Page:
After new law, Twin Cities businesses launch hemp-derived THC beverages
Businesses are jumping into the THC beverage game with enthusiasm.
MINNEAPOLIS — Minneapolis Cider Company co-founder Jason Dayton never expected the state of Minnesota to legalize THC derived from hemp.
However, after DFL state lawmakers quietly pushed through a THC regulation measure before the end of the legislative session in May, Dayton's team decided to launch two versions of "Trail Magic," a THC-infused beverage with three milligrams of hemp-derived Delta-9 THC. It went live in late July.
"We didn't have a grand plan for 'Trail Magic' before the law passed," Dayton said, noting that his company turned the brand around in a span of about 18 days. "We're the first -- as far as we're aware -- the first bar or restaurant [in Minnesota] to sell a THC beverage alongside alcoholic beverages."
But they have plenty of company now in the Twin Cities, as businesses rush to take advantage of the new law that took effect earlier this summer. Tom Whisenand, the CEO of Indeed Brewing Company, launched a new THC seltzer product named "Two Good" on Monday -- and sold 50 cases on the first day.
"People have questions: How does it feel? What does it taste like?" Whisenand said. "But people are excited and curious."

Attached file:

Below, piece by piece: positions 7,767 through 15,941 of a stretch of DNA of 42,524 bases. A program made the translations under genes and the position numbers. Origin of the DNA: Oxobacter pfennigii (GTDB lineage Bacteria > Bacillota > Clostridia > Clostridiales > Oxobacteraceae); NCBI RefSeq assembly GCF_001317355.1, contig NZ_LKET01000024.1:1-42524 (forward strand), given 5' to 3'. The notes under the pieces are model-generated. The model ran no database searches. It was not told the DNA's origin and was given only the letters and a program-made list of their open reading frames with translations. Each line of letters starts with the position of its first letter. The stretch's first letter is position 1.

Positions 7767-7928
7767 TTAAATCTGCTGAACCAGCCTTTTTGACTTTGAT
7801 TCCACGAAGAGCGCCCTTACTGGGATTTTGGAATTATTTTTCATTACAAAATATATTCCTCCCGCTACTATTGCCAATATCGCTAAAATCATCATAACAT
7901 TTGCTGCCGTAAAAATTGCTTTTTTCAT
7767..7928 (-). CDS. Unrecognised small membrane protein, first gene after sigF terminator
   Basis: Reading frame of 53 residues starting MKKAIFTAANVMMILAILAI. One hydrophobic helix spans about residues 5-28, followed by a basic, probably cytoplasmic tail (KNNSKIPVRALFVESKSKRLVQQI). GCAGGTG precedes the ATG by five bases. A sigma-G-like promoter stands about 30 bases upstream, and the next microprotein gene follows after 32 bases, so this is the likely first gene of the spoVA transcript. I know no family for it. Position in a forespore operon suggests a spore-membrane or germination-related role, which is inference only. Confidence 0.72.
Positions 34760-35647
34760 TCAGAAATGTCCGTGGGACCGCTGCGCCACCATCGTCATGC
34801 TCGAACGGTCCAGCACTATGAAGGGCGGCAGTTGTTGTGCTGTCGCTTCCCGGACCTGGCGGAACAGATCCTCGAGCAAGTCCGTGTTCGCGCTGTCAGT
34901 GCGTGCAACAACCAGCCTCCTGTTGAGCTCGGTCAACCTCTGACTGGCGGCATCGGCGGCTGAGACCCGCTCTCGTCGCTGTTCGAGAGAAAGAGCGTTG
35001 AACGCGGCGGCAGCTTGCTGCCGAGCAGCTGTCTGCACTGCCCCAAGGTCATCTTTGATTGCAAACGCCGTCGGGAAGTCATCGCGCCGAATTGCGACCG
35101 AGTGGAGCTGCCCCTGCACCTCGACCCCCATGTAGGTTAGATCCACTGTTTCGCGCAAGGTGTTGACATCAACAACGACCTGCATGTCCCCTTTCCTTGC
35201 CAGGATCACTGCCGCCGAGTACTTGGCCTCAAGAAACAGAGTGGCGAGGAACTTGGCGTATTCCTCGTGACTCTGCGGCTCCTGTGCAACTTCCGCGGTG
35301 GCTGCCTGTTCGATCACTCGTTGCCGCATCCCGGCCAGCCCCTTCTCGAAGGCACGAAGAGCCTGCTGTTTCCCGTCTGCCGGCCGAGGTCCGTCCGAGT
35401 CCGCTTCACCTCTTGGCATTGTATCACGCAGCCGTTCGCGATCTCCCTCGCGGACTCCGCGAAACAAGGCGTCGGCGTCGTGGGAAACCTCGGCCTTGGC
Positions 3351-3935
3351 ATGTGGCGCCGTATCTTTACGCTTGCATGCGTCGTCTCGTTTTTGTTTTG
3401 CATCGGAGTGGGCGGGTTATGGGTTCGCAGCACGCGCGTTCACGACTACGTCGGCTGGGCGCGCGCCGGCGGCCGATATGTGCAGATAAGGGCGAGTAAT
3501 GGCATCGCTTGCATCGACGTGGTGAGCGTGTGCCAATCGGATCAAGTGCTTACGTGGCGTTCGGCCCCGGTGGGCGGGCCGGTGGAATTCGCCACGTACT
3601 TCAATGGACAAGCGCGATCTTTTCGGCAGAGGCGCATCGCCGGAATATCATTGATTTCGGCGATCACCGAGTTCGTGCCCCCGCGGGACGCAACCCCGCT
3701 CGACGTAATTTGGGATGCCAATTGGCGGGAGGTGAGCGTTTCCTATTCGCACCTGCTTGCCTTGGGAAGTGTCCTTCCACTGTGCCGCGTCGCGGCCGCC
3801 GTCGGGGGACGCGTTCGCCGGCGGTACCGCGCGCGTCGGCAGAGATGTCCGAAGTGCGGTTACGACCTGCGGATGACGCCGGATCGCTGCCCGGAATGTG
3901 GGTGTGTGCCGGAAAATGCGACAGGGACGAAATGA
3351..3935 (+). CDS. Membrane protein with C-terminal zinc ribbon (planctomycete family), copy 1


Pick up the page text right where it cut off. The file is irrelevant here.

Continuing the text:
Whisenand said he's been thinking about this idea for a long time. In fact, in 2019, Indeed released a CBD non-alcoholic seltzer named "Lull," but the state asked them to stop because of a gray area in the law. Now, four years later, the law on THC-derived hemp provided a path for the "Two Good" THC seltzer product.
"We always thought, 'Gosh, if someday, they legalize cannabis in the state, or legalize THC, it would be really easy for us to go ahead and make something like that,'" Whisenand said. "So, we saw the law pass through this spring, and we're like, perfect. We're ready to go. Dust off that recipe book from before with Lull and adapt it with this new kind of product." Whisenand said he's only offering "Two Good" to-go right now, since he's unclear of how the law works. He's awaiting further regulations from the state.
"There's some question, if you're going to be serving another sort of, psychoactive, next to alcohol, does that enhance the danger at all? So we're going to kind of keep tabs on that," Whisenand said, "and see what becomes the industry norm."